As enemies hit a lot harder and have far more health, I needed to find any advantage I could to not die immediately, so I engaged with more mechanics and side content than I did originally in order to be able to get through the challenges of the game.
Also, for the majority of the time, I played with the mini-map turned off, which the game is not designed for in the slightest and creates a host of other issues, but I did find myself having a better time when not relying on the corner of my screen to tell me exactly where to go.
And ya know what, after all that I kind of like The Witcher 3.
I still have a lot of the same issues that I’ve always had, but with this different approach, I found a whole lot more to appreciate.
I also finally played Hearts of Stone and Blood and Wine which in my opinion are both way better than the base game, and I will be talking about both more in a future video.
All things considered, The Witcher 3 is still not my kind of game, but it did feel nice to be pulled in by its charm in a way I hadn’t when I first played it.
On this go, I took my time with it and did what I could to appreciate all of the small details that make the world of The Witcher 3 feel so alive.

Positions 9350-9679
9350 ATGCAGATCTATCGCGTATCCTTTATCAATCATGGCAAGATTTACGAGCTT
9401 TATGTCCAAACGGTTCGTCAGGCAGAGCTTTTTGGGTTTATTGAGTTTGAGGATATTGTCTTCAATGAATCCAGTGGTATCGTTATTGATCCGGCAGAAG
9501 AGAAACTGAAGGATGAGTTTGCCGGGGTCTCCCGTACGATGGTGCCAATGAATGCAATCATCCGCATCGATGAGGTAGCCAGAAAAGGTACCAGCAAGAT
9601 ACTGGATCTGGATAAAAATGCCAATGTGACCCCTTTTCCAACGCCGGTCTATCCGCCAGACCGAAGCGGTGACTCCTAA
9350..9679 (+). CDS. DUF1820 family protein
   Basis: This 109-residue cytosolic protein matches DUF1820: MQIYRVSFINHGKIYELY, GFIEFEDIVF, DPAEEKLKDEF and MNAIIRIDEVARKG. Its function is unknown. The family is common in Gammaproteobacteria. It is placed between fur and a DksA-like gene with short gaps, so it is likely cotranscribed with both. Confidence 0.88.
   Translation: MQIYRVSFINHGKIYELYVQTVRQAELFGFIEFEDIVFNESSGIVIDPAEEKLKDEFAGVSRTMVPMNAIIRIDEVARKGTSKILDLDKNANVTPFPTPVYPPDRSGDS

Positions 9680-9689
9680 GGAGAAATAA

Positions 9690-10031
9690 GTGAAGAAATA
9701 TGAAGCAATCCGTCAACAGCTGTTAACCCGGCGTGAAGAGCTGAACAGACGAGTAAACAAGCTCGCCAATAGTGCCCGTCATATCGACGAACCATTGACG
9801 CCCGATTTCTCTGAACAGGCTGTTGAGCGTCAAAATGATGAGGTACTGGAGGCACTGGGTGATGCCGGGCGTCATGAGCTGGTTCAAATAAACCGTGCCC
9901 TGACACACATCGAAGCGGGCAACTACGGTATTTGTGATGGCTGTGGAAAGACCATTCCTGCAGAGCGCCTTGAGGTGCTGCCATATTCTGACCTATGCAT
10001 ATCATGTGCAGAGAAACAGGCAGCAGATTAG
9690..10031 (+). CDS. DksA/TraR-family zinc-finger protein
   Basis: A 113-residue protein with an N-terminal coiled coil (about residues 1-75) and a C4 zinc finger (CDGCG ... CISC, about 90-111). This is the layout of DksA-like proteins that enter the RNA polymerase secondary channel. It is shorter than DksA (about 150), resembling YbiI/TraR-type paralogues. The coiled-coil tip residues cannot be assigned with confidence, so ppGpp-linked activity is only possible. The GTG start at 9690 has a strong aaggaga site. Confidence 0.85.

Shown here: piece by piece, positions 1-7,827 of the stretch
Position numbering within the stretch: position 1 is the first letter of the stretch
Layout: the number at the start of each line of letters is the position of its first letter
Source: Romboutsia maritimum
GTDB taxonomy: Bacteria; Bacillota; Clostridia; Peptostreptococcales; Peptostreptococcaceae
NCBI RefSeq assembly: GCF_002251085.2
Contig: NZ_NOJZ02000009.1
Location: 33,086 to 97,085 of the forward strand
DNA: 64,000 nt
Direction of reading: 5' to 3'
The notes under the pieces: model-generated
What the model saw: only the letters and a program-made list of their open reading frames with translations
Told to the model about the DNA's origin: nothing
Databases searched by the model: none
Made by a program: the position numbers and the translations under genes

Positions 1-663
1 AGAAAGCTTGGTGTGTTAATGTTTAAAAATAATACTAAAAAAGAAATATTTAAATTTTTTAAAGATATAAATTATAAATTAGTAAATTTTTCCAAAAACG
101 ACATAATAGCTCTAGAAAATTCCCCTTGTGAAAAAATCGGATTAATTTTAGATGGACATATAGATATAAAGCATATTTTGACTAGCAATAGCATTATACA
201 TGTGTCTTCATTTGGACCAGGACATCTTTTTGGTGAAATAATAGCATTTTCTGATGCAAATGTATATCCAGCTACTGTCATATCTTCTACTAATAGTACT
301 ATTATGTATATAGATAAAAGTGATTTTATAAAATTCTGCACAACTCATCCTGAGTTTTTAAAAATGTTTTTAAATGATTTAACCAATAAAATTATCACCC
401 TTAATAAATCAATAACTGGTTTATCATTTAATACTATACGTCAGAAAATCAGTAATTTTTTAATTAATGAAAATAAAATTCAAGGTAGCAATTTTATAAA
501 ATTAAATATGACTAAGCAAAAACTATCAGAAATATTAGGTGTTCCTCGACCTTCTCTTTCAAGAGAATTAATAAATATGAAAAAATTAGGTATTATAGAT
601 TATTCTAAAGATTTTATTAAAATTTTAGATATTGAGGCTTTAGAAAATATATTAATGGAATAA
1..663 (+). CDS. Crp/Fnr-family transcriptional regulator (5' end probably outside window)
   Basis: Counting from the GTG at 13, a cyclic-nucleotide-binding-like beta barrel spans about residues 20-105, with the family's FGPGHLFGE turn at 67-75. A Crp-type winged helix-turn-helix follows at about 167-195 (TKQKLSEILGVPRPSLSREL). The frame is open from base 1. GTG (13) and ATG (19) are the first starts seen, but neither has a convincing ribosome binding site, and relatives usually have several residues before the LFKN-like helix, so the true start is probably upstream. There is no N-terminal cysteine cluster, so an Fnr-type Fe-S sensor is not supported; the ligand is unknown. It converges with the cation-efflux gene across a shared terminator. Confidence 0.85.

I learned from my mistakes with Elden Ring, and got a lot out of it.
For most of the summer, it was the main game I played, and it was nice to have a constant like that in my life as during that period it felt like I had a different baby every other day.
I also found that the story of The Witcher 3 hit different now that I am a dad.
Geralt’s father daughter relationship with Ciri resonated with me a fair bit, and although I am certainly at a much different stage of parenthood I couldn’t help but connect with Geralt in a way I hadn’t before.
A similar thing happened with God of War 2018.
I replayed it in preparation for Ragnarok, and was surprised to see how much my perception of the game had shifted.
It didn’t revolutionize my understanding of the story or anything that drastic, but where on my first playthrough, I saw a lot of myself in Atreus’s coming of age story, in this one, I mainly spent my time empathizing with Kratos’s struggle of finding the right way to raise and connect with his kid.
In both cases, it was interesting to relive these video game dad stories now with a little fatherhood experience under my belt, and I have a lot more to say on this topic, but that will be for a different, much bigger video.
In regards to the year though, my time with The Witcher 3 and God of War 2018 made it abundantly clear that the lens I use to look at games through has changed forever.
While that lens is ever shifting, it typically comes gradually, so having the way I view things change so rapidly has felt a bit jarring, but I’m also excited to see where it leads me moving forward.
After getting through my replays of The Witcher 3 and God of War 2018, I jumped back into a steady stream of enjoyable and much shorter games.
I played Immortality, which has haunted me since finishing it but like in a good way.
I played Yooka Laylee and The Impossible Lair, which might be the most slept-on game I can think of in recent memory.
And I played Symphony of the Night for the first time ever which really made me want to play Super Metroid, so I did that too.